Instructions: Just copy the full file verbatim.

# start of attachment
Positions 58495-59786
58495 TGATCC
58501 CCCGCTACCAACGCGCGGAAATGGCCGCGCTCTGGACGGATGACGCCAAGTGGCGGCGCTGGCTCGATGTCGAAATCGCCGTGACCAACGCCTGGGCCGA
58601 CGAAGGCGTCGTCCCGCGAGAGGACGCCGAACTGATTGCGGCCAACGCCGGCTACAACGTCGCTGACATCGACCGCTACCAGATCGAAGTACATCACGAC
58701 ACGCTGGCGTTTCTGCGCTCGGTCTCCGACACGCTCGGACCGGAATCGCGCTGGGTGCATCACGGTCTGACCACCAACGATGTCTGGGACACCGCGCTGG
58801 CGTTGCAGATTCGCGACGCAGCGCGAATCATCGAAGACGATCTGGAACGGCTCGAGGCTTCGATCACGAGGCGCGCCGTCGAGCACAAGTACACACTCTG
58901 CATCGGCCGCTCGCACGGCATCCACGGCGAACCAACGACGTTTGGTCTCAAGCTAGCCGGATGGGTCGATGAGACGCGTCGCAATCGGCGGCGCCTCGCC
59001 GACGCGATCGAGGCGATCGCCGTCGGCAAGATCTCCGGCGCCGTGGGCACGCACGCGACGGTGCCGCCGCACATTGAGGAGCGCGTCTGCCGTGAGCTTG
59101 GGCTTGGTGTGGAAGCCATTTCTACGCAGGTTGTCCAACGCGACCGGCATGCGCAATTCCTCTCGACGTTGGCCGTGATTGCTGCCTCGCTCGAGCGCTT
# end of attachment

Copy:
Positions 58495-59786
58495 TGATCC
58501 CCCGCTACCAACGCGCGGAAATGGCCGCGCTCTGGACGGATGACGCCAAGTGGCGGCGCTGGCTCGATGTCGAAATCGCCGTGACCAACGCCTGGGCCGA
58601 CGAAGGCGTCGTCCCGCGAGAGGACGCCGAACTGATTGCGGCCAACGCCGGCTACAACGTCGCTGACATCGACCGCTACCAGATCGAAGTACATCACGAC
58701 ACGCTGGCGTTTCTGCGCTCGGTCTCCGACACGCTCGGACCGGAATCGCGCTGGGTGCATCACGGTCTGACCACCAACGATGTCTGGGACACCGCGCTGG
58801 CGTTGCAGATTCGCGACGCAGCGCGAATCATCGAAGACGATCTGGAACGGCTCGAGGCTTCGATCACGAGGCGCGCCGTCGAGCACAAGTACACACTCTG
58901 CATCGGCCGCTCGCACGGCATCCACGGCGAACCAACGACGTTTGGTCTCAAGCTAGCCGGATGGGTCGATGAGACGCGTCGCAATCGGCGGCGCCTCGCC
59001 GACGCGATCGAGGCGATCGCCGTCGGCAAGATCTCCGGCGCCGTGGGCACGCACGCGACGGTGCCGCCGCACATTGAGGAGCGCGTCTGCCGTGAGCTTG
59101 GGCTTGGTGTGGAAGCCATTTCTACGCAGGTTGTCCAACGCGACCGGCATGCGCAATTCCTCTCGACGTTGGCCGTGATTGCTGCCTCGCTCGAGCGCTT